Plane Slides Off Runway at Hollywood Burbank Airport in Heavy Rains

By Sarah Le
Sarah Le
Sarah Le
reporter
Sarah Le is a reporter and editor for The Epoch Times in Southern California. She covers important general interest news events and topics in the state of California and the United States. She lives with her husband and two children in Los Angeles.
December 7, 2018 Updated: December 7, 2018

In a terrifying landing, a Southwest flight slid all the way off the end of the runway and into an emergency safety system during heavy rains at the Hollywood Burbank Airport, also known as Bob Hope Airport, on Dec. 6.

According to the FAA, SouthwestAir Flight 278 from Oakland rolled off the end of Runway 8 just after 9:05 a.m. The plane was slowed by collapsible material in the Engineered Material Arresting System (EMAS) at the Burbank, California airport.

Although the plane was cleared to land, it was notified that heavy precipitation was falling right over the airport, reported ABC News. The pilot warned the passengers that the airport’s runway was short, and he was going to have to brake hard.

Twitter user Moe Storch said the runway was clearly wet and the plane appeared to hydroplane after landing. Then the “pilot regained control and hit brakes hit, reverse thrust, just in time … excellent job of the pilot regaining control of the aircraft!!”

In the video, damaged material can be seen under and behind the plane, which was carrying 112 passengers and five crew members on board. Emergency crews responded to the plane, and everyone was evacuated by portable stairs. The passengers were then bussed to the nearest terminal.

No deaths or injuries were reported, and the incident is under investigation. Southwest canceled all their flights from the airport through 3:00 p.m., according to Fox 10.

Instagram user petenicks posted a photo from the tarmac, saying, “We are alive. The plane was a few feet from plowing thru the barrier and taking out numerous cars. Crazy stuff.”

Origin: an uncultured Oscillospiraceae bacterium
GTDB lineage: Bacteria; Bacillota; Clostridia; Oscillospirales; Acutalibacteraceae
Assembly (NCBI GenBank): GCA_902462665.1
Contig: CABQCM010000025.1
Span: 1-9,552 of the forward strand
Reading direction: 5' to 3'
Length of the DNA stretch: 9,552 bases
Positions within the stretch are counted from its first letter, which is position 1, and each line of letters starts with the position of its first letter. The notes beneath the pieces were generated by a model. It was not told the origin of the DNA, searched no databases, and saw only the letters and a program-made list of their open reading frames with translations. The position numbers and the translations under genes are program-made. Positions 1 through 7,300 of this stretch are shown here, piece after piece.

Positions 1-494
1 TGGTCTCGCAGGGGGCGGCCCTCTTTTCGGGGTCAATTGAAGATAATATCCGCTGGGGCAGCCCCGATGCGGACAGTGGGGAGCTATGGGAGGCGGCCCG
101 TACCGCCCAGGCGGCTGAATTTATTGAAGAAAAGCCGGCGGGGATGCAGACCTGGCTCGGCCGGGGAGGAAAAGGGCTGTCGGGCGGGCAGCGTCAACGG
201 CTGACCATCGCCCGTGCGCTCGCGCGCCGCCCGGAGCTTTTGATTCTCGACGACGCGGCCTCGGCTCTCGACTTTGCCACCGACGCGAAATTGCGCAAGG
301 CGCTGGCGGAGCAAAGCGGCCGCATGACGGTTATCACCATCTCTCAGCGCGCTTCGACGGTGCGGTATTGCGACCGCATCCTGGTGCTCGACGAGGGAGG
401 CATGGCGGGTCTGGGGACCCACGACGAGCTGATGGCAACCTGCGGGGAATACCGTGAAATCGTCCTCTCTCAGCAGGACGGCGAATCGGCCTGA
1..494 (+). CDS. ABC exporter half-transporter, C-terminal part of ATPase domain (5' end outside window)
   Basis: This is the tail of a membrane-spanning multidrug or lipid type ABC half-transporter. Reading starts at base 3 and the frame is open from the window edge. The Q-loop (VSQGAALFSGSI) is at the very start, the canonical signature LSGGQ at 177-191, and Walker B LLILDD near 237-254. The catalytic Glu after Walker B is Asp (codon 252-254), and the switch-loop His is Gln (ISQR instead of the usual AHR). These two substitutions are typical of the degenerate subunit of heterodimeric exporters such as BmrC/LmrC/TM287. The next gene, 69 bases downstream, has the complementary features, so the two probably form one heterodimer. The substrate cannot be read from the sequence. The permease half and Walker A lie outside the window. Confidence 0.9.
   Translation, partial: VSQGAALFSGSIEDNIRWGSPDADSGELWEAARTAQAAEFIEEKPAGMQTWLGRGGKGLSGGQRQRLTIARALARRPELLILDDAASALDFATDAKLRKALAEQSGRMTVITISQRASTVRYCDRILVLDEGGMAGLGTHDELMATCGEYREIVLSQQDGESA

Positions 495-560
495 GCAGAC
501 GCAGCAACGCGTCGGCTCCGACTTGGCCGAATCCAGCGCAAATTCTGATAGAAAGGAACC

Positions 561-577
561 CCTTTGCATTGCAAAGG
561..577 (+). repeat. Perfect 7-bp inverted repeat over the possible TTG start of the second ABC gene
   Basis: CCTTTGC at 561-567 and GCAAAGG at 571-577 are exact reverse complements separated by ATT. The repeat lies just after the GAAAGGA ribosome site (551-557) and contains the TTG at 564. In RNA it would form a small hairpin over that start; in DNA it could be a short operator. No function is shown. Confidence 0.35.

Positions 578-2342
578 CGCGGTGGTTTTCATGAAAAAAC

The airport remained open, but one runway was closed and some flights were delayed or canceled.

The National Weather Service reported that the Burbank area received 2.15 inches of rain in a major storm system on Thursday, with light to heavy rain and fog throughout the day.

It’s not confirmed if the incident with the Southwest plane was due to the rain. However, visibility at the airport had been reduced to 1 mile at the time of the incident, reported CNN, and flood advisories were in effect for Los Angeles County.

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Our plane just crashed but I’m alive.

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The EMAS is designed to improve safety in areas where there is not enough land to build a standard 1,000-foot runway extension.

“A standard EMAS installation can stop an aircraft from overrunning the runway at approximately 80 miles per hour,” states the FAA on its website.

The system uses crushable material that’s placed at the end of a runway to protect any areas or people beyond the area. The aircraft’s tires sink into the lightweight substance, causing the plane to decelerate as it rolls through the material.

The material often consists of blocks of crushable cement or a bed of foamed silica covered with a layer of cement.

In 2006, a private jet carrying New York Yankees baseball star Alex Rodriguez and others was stopped by the same system at the Burbank airport, according to the Los Angeles Times.

Hollywood Burbank Airport installed the safety system after another Southwest plane slid off the same runway, crashed through a barrier, and into the street in 2000. A number of people were hurt, including the captain.

Sarah Le
reporter
Sarah Le is a reporter and editor for The Epoch Times in Southern California. She covers important general interest news events and topics in the state of California and the United States. She lives with her husband and two children in Los Angeles.